Box Office Results: Captain America Stays Atop Despite Tight Race with Rio 2

The Box Office Report has been updated with studio estimates for the weekend. Click here for the full box office estimates of the top 12 films and then check back on Monday for the final figures based on actual box office.

Three new movies opened on Thursday night, including an animated sequel that honestly looked like it would give Marvel Studios’ Captain America: The Winter Soldier a run for the #1 spot at the box office, but Marvel’s April record-setting sequel held off Rio 2 (20th Century Fox) for a second weekend at the top.

Friday estimates showed it to be a much tighter race with Rio 2 ahead of Captain America: The Winter Soldier, $12 million to $11.9 million, a mere $100,000 difference, but the real story came on Saturday when “Cap” had a much larger bump than the animated sequel with Sunday estimates having Captain America: The Winter Soldier win the weekend with $41.4 million to Rio 2‘s $39 million. That brings the superhero flick’s domestic total to $159 million, less than $20 million away from what the original movie grossed domestically.

For comparison, the original Rio opened in North America on a similar April weekend in 2011 taking in $39.2 million before going on to gross $143 million domestic and $484 million worldwide. One would expect Rio 2 to do even better internationally going by other recent studio releases, and sure enough, the animated sequel added another $62.3 million from 62 international territories this weekend and has grossed $125.2 million overseas, putting it well on its way to beating the first movie as far as global box office.

As of Friday, Captain America: The Winter Soldier has opened in all international markets except for Japan, adding another $60.6 million overseas this weekend to bring its international total to $318 million and global total to $476.7 million. (The original Captain America movie topped out at $371 million globally.) As far as IMAX theaters, “The Winter Soldier” brought in an additional $7.3 million worldwide with $3.6 million of that coming from North American IMAX theaters. The sequel has grossed $31 million of its worldwide gross from IMAX screenings.

Back in North America, two other new movies vied for audiences, neither of them making much of an impact, with the horror movie Oculus (Relativity Media), starring Karen Gillan, Katee Sackhoff and Brenton Thwarts, coming out ahead of Kevin Costner’s latest, Draft Day (Summit Entertainment).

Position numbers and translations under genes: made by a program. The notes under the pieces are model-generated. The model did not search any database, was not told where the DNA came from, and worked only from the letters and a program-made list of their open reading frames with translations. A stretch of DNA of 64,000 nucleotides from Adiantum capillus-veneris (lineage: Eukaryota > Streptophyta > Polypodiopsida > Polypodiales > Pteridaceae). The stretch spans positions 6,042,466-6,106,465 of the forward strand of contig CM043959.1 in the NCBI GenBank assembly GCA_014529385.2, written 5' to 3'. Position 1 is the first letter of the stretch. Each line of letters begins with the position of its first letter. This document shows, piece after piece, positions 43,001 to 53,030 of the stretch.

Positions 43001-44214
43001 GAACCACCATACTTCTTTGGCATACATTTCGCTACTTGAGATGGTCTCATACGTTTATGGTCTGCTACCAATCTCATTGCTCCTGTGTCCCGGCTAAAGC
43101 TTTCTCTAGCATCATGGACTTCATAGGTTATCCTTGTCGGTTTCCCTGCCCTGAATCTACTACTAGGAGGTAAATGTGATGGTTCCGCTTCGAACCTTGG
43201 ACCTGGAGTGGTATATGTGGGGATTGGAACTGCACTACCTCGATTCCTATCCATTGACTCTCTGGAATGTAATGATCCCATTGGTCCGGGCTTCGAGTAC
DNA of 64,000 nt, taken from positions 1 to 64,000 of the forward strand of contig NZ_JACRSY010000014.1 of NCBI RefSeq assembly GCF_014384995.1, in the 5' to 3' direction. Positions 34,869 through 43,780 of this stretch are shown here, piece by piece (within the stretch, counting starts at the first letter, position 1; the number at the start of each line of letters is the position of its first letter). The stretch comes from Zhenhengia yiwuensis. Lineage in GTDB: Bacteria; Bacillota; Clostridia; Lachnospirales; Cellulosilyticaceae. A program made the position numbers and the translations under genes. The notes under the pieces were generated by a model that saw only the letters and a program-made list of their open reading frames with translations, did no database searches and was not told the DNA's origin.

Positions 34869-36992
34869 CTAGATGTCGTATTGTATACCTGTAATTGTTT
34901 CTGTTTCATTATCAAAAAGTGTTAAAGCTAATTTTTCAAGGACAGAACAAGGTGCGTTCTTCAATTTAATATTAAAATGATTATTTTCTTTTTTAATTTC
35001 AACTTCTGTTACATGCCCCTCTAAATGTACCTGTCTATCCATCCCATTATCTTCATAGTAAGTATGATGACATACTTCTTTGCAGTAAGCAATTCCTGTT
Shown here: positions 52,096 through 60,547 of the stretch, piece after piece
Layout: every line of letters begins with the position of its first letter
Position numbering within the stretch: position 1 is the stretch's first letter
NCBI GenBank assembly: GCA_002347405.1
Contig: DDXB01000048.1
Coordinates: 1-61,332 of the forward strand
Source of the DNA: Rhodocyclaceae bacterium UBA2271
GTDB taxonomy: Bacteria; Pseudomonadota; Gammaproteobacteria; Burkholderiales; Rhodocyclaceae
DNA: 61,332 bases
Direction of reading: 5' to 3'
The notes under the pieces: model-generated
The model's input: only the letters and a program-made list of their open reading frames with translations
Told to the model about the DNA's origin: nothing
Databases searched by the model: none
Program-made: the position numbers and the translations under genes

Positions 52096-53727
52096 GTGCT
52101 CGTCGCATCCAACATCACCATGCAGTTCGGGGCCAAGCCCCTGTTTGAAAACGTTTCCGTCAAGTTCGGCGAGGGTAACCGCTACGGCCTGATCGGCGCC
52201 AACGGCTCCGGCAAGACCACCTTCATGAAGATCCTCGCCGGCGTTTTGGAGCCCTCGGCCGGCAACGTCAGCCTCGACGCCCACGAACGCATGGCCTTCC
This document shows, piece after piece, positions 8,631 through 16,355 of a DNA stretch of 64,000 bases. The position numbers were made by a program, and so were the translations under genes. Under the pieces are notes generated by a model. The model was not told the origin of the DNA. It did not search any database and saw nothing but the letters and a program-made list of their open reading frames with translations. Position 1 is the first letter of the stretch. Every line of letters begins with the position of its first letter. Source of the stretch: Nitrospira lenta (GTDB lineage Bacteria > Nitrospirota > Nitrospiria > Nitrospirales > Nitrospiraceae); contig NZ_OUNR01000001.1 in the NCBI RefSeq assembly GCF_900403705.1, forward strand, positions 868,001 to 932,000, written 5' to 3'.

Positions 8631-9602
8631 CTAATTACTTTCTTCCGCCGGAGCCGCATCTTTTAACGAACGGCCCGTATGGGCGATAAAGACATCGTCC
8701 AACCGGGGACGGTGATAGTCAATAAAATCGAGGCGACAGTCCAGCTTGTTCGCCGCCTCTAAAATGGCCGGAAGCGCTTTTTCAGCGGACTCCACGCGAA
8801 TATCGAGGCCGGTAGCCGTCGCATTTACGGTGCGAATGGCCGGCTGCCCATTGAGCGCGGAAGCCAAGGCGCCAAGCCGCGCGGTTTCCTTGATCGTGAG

A festival favorite since it debuted as part of “Midnight Madness” at the Toronto International Film Festival, filmmaker Mike Flanagan’s Oculus scored a modest $12 million in 2,648 theaters, in the neighborhood of $4,500 per location, to take third place. Co-starring Jennifer Garner, Dennis Leary, Ellen Burstyn, Frank Langella and directed by Ivan Reitman, Draft Day–Kevin Costner’s third movie of 2014–opened relatively weak with just $9.8 million in 2,781 theaters.

As far as the other returning movies, Summit’s adaptation of Veronica Roth’s Divergent pulled slightly ahead of Darren Aronofsky’s biblical epic Noah (Paramount) (according to estimates) with $7.5 million, bringing its four-week total to $125 million. Divergent has grossed another $50.3 million overseas bringing its global total to $175.1 million as Summit begins production on the movie’s three sequels. Noah settled into sixth place (down from #2 last weekend) with $7.4 million or 56% off from last weekend with a total domestic gross of just under $85 million to date.

In its fourth weekend in theaters, the independently-produced Christian film God’s Not Dead (Freestyle Releasing) had its biggest drop since opening, down three places to seventh and off 42% from last weekend with $4.5 million. Even so, its near $41 million gross is nothing to complain about since it reportedly only cost $2 million to make.

Wes Anderson’s latest The Grand Budapest Hotel (Fox Searchlight) followed in eighth place with $4 million and a total gross of $39.5 million to date.

The Top 10 was rounded out by the two other family movies still in theaters, Muppets Most Wanted (Walt Disney Pictures) and DreamWorks Animation’s Mr. Peabody & Sherman (20th Century Fox), both which took massive plunges with Rio 2 taking over the family business. Both ended up in the $2 million range for the weekend, but “Mr. Peabody” ($105.2 million) has domestically grossed more than double the latest Muppets ($55.8 million) movie.

Also expanding nationwide into 954 theaters was the Indonesian action flick The Raid 2 (Sony Pictures Classics), directed by Gareth Evans, but it only averaged just over a thousand per venue for a weekend total of $1 million.

Lots of limited releases this weekend, some opening in more theaters than others, not that it helped them much.

Nick (Shaun of the Dead) Frost’s salsa dancing rom-com Cuban Fury, co-starring Rashida Jones and Chris O’Dowd, was released into 79 theaters, but only grossed $55.5 thousand or $702 per site. David Gordon Green’s crime-thriller Joe (Roadside Attractions), starring Nicolas Cage, fared better with $100 thousand grossed in 48 theaters or $2,000 per venue.

Two other movies platformed into just four theaters in New York and Los Angeles with Jim Jarmusch’s Only Lovers Left Alive, starring Tilda Swinton and Tom Hiddleston, coming out ahead of the WWII drama The Railway Man, starring Colin Firth and Nicole Kidman, $97 thousand to $64 thousand. The Jarmusch film averaged $24 thousand per location compared to the $16.1 thousand average of The Railway Man. (Notably, both movies grossed more than Cuban Fury, despite playing in 5% the amount of theaters.)

Click here for the full box office estimates of the top 12 films.


Marvel and DC